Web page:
Remove “consumer” and there is no debate – file sync and share, as Ted Schadler of Forrester writes: “…make it a cinch to move files from a computer to a tablet to a smartphone to another computer and back again. And it’s a much better solution than email for sharing a bucket of files with others.”
But, as a responsible employee, IT admin or executive, why would you expose your company to the threat of snooping, data loss, corporate espionage and outright theft?
Yes yes yes, Dropbox, Google and others of their ilk have encryption and other security measures, but all it takes is one lost phone, one employee with misplaced judgment, even one perhaps over-zealous government official and there goes yet another Dropbox problem.
Mr. Schadler shocked us a bit by his:
“So, should IT organizations allow employees to use these cloud-based services? That question is patently absurd. Why should an IT organization dictate what employees do to get their work done? Who made IT responsible for policing employee behavior and tools?”
Yes, employees are innovating how technology is used, but a company still has to adhere to privacy and regulatory laws and companies don’t want sensitive data leaking out of the building. Corporations are not democracies, and following regulatory requirements, reporting requirements, privacy laws – this is not optional. Every day the management team makes decisions on what works gets done and how, including tasking the IT department with securing sensitive corporate data. This has been, and always should be an important part of their role. IT departments are responsible for giving employees technology that BOTH adhere to policy and make these employees productive.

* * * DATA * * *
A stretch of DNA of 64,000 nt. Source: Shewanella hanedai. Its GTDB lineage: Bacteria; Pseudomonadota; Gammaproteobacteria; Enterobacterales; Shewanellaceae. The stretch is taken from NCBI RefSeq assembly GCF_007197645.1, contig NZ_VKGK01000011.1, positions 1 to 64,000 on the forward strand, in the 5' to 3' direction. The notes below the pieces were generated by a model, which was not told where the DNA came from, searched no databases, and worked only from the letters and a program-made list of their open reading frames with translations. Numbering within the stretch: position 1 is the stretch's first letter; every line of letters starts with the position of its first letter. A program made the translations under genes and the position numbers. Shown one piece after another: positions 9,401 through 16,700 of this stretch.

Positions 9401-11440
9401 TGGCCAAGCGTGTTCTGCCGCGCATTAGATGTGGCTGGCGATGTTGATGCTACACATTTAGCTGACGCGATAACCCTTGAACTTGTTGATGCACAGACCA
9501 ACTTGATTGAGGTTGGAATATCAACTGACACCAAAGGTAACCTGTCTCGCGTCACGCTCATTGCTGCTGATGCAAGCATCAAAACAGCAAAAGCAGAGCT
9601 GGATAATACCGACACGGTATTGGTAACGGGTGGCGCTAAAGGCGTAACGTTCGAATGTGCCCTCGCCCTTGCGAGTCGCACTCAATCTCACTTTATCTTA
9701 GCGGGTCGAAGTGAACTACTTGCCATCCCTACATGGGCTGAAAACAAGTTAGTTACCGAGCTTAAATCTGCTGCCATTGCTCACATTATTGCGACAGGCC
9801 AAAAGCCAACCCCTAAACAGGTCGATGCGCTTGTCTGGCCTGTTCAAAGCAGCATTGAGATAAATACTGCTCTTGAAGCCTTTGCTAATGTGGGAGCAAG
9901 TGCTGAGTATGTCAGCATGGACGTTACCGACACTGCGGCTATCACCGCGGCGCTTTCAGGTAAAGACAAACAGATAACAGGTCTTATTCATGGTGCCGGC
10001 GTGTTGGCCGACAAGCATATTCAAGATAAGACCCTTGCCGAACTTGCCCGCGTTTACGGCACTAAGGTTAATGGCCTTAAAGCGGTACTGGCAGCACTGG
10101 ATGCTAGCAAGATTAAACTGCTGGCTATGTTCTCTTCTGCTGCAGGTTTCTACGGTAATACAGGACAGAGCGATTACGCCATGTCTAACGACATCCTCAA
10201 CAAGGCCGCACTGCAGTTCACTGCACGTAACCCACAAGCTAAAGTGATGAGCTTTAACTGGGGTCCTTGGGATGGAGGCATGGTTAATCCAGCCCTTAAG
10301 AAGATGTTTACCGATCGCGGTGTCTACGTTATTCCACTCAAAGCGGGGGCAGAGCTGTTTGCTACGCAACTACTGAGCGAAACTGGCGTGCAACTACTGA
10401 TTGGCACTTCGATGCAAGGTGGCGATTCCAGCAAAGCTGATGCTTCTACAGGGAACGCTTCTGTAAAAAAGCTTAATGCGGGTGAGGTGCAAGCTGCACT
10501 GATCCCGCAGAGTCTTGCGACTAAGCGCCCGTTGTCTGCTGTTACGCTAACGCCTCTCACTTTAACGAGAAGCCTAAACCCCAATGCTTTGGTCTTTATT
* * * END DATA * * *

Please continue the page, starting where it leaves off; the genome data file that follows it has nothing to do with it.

So again, why should corporations settle for basic consumer-grade apps and third-party storage? Granted, it is vital that end users get an incredibly easy access tool – or they’ll just go back to broadcasting company data on Dropbox. So, give end users a “consumer-grade” experience, but give IT back control of the data, using the tools THEY have and the choice of where to store the data, who has access to it and ways to track its access. Everybody wins.
Seems a no-brainer to us – and, by the way, to the hundreds of businesses we’ve talked to worldwide already just this month.
An analyst no less than Gartner’s Gene Ruth calls this IT’s “hair on fire” problem. We call it the Dropbox problem. We help you solve it.